Sinn Féin leader Mary Lou McDonald says support for a united Ireland is 'strong' across corporate America.
She was responding to questions regarding party fundraising in the United States.
Asked by Newstalk Breakfast host Shane Coleman about raising funds abroad, Ms McDonald says it is all done fairly.
"We don't run policy on the basis of favouring the few - we do not favour, nor do we participate in, policies that are about looking after big developers, landlords or cuckoo funds or vulture funds.
"That's the track record in respect of housing.
"We accept donations on the same basis as any other political organisation within the rules of law and within the regulations.
"All of that is regulated, accounted for and fully reported."
And she says all money which is raised in the US goes specifically towards Irish reunification.
"The money that's donated in the [United] States is very explicitly on the basis of support for Irish reunification - which is really strong - not just in corporate America, although it's strong there, but right across the trade union movement and community and right across Irish-America.
"The money that's raised in the States, there are very, very strict regulations as to how that money can be expended.
"And it doesn't come home to Ireland because that would be illegal in terms of this jurisdiction.
"It is used for lobbying, for building support and understanding for the peace process.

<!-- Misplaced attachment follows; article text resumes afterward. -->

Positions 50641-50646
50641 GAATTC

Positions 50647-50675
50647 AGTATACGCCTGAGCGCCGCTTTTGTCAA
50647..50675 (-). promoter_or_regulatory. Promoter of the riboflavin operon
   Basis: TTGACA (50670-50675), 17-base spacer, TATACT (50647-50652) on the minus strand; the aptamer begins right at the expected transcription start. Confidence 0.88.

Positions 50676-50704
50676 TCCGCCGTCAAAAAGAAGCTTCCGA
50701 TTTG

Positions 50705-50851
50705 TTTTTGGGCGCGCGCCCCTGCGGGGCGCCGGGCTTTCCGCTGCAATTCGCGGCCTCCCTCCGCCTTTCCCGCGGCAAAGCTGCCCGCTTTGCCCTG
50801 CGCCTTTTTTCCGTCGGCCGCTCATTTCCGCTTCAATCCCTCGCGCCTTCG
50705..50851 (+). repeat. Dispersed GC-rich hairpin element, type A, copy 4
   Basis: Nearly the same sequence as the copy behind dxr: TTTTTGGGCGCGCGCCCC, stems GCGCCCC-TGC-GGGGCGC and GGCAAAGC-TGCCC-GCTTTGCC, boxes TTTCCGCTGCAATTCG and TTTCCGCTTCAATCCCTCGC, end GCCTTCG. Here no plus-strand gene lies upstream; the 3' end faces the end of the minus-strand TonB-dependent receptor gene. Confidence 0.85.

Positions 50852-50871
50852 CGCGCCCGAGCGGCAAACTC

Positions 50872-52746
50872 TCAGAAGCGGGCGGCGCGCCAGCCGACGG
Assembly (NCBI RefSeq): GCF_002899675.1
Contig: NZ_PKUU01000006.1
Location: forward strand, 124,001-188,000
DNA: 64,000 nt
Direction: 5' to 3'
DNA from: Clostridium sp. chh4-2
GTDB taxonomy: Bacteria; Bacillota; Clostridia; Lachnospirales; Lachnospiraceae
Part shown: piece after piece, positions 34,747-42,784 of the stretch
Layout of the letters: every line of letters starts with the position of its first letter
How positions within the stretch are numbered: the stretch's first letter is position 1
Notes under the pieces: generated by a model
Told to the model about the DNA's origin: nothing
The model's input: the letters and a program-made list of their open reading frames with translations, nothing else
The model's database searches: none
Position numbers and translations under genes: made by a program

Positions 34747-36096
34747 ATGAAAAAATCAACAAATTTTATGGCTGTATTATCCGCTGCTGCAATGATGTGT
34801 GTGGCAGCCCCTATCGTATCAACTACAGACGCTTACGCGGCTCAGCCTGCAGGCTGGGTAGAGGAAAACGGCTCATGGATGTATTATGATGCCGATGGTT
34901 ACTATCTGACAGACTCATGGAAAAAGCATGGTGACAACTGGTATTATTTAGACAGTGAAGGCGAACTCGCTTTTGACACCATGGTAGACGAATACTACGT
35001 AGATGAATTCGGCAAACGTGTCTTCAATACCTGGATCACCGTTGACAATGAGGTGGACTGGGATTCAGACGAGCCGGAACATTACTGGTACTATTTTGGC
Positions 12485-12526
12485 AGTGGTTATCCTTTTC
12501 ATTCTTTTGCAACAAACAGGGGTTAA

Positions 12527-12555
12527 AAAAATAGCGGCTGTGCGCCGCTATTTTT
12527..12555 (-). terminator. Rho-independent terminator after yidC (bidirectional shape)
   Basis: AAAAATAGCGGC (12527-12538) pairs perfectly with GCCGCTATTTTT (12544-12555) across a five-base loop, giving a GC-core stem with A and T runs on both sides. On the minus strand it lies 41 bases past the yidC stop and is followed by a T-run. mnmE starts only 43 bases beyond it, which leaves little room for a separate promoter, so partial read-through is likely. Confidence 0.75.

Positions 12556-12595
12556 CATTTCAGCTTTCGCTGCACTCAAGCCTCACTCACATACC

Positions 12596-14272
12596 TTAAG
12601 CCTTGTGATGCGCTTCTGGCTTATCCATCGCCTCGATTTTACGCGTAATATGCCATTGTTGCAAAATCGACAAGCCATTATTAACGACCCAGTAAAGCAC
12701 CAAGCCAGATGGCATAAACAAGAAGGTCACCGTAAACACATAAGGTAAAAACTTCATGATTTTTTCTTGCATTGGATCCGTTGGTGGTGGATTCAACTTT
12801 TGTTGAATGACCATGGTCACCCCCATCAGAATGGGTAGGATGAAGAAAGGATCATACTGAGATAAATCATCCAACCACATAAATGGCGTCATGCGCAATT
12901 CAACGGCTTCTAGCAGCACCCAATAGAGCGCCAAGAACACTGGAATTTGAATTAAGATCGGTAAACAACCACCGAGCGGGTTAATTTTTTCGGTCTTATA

"And we saw, I think in very recent times with the whole Brexit and protocol debacle just how pivotal the support and understanding of the United States and key players were.
"It's used for those purposes, and of course, people are entitled to fundraise but we all have to respect the law".
Earlier this year, adverts appeared in a number of prominent US publications promoting a united Ireland.
The 'Friends of Sinn Féin' group organised the pieces in The New York Times and Washington Post.
The ads called for a date to be set for a referendum on a united Ireland.
They said the Good Friday Agreement "replaced conflict and violence with a peaceful and democratic pathway to a united Ireland."
They said the unionist electoral majority in the North "is gone" and that "a new Ireland is emerging".
"A new Ireland that is seeking to undo the damage of the undemocratic position of Ireland 100 years ago and the recent British government imposed Brexit.
"We appeal to the Irish Government to promote and plan for unity", they added.